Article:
"It’s going to be very difficult [to watch in TV], given the circumstances. I wish I was out there helping the team as much as possible but at the same time, I gotta be a professional and a good team and support the team from home as much as I can so that’s what I’m going to do."

Manager Dusty Baker said he hopes Ramos can still help advise the remaining catchers Jose Lobaton and Pedro Severino through phone calls and text messages. Ramos has years of experience working with most of the pitchers on their staff and can be a still be a resource.

“He’s a big part of our team the last couple days when he hadn’t been in the dugout there’s a spot missing in the dugout," Baker said.

It may be the last impact Ramos makes for the Nationals, as he's an impending free agent. And with his rehab likely stretching until late next season, there are many questions about his future.

If Ramos has it his way, he'd love to be back in Washington, where he has played for seven MLB seasons.

"This organization has given me the opportunity to grow play a role as much as I have and I’m very appreciative of tall that. I would love to stay here and keep playing with this team," he said. 

"They’ve given me an opportunity in my career that I haven’t gotten anywhere else. Unfortunately, this injury happened so close to the end and it may affect whether I’m able to stay with a National League team or not, but if it’s up to me, I definitely would like to keep playing for the Nationals and play as long as I can."

Ramos has received lots of messages from family, teammates and fans in support. He's trying to keep his spirits up, knowing the difficult road ahead and the uncertainty of his rehab from a second torn ACL. 

It's not an easy situation to handle, but Ramos is happy with what he accomplished this season. He is likely to win the Silver Slugger award for NL catchers and earn MVP votes after batting .307 with 22 homers and 80 RBI.

It was a great year, he just may have to wait a while for the opportunity to build on it.

"I'm very pleased with the season and the way it's gone this year. I've worked hard to put up the offensive numbers that I did this year, especially after a disappointing last season," he said.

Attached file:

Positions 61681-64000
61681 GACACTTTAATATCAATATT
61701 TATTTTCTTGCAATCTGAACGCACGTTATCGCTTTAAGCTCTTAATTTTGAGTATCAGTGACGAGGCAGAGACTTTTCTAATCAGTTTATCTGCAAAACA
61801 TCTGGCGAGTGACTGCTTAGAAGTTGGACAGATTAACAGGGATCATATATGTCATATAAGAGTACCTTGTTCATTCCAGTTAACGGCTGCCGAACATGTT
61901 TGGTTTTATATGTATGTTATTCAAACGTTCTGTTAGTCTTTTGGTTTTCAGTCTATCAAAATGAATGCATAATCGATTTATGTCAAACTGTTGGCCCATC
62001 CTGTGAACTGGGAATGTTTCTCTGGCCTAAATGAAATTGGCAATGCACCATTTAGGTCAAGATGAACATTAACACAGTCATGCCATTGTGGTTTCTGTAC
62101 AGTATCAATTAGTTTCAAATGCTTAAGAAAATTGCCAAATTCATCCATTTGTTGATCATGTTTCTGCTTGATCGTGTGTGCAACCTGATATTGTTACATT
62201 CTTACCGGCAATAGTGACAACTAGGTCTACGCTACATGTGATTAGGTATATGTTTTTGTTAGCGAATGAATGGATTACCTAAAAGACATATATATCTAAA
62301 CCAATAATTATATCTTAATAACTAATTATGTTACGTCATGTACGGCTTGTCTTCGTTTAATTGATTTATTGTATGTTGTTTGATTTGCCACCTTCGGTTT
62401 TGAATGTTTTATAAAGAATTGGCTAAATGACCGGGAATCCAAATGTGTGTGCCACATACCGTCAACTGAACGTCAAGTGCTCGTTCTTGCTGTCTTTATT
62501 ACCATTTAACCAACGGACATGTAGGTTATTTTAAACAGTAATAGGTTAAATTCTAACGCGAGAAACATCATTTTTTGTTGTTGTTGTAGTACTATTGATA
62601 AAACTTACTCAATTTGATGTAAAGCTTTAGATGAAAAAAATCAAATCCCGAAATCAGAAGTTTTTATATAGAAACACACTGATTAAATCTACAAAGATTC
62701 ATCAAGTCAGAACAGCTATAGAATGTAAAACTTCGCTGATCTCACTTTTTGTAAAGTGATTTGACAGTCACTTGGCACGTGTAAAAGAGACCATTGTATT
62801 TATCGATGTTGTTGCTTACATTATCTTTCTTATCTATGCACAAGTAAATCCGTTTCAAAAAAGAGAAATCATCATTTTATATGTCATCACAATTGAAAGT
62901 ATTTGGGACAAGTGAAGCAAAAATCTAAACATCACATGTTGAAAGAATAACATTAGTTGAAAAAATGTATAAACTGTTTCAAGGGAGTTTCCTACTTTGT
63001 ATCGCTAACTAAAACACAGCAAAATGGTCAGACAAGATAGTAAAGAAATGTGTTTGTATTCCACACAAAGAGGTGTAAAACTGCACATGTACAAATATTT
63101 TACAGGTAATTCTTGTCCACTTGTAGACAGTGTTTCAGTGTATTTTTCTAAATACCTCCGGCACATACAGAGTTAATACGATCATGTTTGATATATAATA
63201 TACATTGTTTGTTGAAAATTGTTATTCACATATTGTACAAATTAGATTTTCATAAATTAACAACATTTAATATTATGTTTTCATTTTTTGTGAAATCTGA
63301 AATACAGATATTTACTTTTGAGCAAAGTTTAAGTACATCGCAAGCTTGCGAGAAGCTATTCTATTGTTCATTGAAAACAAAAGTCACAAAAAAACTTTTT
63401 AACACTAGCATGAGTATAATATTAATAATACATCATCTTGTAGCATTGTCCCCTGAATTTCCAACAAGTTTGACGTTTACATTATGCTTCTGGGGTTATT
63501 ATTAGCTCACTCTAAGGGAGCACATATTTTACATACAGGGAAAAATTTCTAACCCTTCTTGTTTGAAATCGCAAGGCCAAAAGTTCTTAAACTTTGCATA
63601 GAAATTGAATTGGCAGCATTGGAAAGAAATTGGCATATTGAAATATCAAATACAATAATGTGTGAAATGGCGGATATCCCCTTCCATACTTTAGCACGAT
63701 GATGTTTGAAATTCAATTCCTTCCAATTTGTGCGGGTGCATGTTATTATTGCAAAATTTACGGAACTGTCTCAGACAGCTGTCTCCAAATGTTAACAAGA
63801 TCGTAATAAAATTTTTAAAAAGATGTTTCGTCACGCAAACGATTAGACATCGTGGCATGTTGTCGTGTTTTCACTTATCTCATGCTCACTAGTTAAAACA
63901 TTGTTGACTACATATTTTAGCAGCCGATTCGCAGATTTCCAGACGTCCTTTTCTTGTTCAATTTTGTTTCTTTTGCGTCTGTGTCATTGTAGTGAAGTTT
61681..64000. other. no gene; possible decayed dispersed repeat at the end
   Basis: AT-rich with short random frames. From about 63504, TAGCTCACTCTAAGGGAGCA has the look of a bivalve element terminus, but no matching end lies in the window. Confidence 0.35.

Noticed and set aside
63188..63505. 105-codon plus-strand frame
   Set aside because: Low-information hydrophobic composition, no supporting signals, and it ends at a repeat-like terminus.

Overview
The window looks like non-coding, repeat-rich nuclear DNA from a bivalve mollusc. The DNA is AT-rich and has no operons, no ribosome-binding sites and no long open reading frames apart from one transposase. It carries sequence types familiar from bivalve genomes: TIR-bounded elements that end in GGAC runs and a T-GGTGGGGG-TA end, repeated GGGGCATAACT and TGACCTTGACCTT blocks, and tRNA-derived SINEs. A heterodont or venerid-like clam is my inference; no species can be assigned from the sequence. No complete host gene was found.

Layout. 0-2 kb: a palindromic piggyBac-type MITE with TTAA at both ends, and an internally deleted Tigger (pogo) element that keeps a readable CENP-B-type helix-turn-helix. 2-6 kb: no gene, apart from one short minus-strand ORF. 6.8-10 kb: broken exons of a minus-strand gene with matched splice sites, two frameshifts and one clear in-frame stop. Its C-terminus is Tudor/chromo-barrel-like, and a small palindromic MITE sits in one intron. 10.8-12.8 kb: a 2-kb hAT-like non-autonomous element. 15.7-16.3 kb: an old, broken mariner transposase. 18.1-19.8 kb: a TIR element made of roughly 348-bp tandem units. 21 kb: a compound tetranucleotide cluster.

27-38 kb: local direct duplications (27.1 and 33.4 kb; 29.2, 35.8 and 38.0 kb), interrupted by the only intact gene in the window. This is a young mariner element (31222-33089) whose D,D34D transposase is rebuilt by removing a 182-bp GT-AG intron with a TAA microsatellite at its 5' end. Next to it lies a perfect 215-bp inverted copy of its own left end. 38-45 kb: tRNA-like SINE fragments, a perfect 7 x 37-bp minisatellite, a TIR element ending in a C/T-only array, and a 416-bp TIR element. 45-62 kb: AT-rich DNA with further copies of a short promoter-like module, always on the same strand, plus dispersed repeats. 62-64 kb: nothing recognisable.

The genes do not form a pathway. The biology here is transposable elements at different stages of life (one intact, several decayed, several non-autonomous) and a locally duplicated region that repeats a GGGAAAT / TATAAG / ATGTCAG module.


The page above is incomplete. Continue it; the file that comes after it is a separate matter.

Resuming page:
"It's a very frustrating time for me as well right now, going through this situation, but all I can do is make sure I prepare right, rehab right, get stronger. I've gotta look at everything and how everything happens for a reason. I've gotta get the most positive thing that I can out of this situation and keep moving forward."

RELATED: Gio Gonzalez has plenty to work on before Nats playoffs begin

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Gio Gonzalez has plenty to work on before Nats playoffs begin

Gio Gonzalez has plenty to work on before Nats playoffs begin

Gio Gonzalez' seesaw 2016 regular season is officially in the books. Next stop: the NL Division Series where he will face the L.A. Dodgers, likely in Game 3 and possibly with one of the two teams' season on the line. Either way, it will be important.

Over the years, teams have trotted out far less accomplished pitchers in playoff games, ones with nothing close to the track record of Gonzalez. And for long stretches this season, he has been effective, like in July and August when he held a 3.16 ERA across 11 starts.

But a lot has happened since August for Gonzalez, both on the field and off of it. In his five starts since, he's given up 19 runs in 23 innings. That stretch includes his 3 2/3 innings on Wednesday night against the Diamondbacks, when he gave up three runs on eight hits and three walks and threw a whopping 100 pitches.

Just in time for the playoffs.

The Nationals have an unenviable situation without Stephen Strasburg, who is rehabbing a right flexor strain, and with Joe Ross still building his workload. They better hope the version of Gio Gonzalez they see in the NLDS is better than the one they have witnessed over the last several weeks.

“It wasn’t that good, but we didn’t score any runs either. He had a lot of pitches in a short period of time," manager Dusty Baker said after the Nats' 3-0, rain-shortened loss.

"They ran his pitch count up. They didn’t swing at very many balls and it looked like they were trying to wait on his fastball."

Gonzalez will now have to make adjustments in bullpen sessions over the course of the next 12 days. He will have to do that with a lot on his mind. Gonzalez heads to the funeral of close friend Jose Fernandez on Thursday and was pitching with extra emotion against Arizona. 

“He’s an emotional-type guy," Baker said. "I talked to him a little bit about Fernandez and he was pitching for him and for us. Just wasn’t a very good night."

Now Gonzalez will have plenty of time to grieve and recalibrate before he sees the Dodgers. Whether that hurts or helps has yet to be determined.

“It can [help]. Just depends on, not only can it reset him, but after things have subsided some… they say time heals all wounds, but some wounds take longer to heal," Baker said.

"It probably won’t really set in until after the season when he’s back in Miami and around and Jose’s not around. Hopefully, he can have a couple good ‘pens and get it back together because we’re certainly going to need him come playoff time."

Gonzalez does have some success against the Dodgers to build off of. He holds a 1.69 ERA across 32 innings vs. L.A. since 2012 and held them to one run through six earlier this season.

Gonzalez is also just ready for a fresh start.

"You start the postseason with a zero ERA. It's a new series. New way to look at it," he said.

[RELATED: Podcast: Can Nationals win without Wilson Ramos?]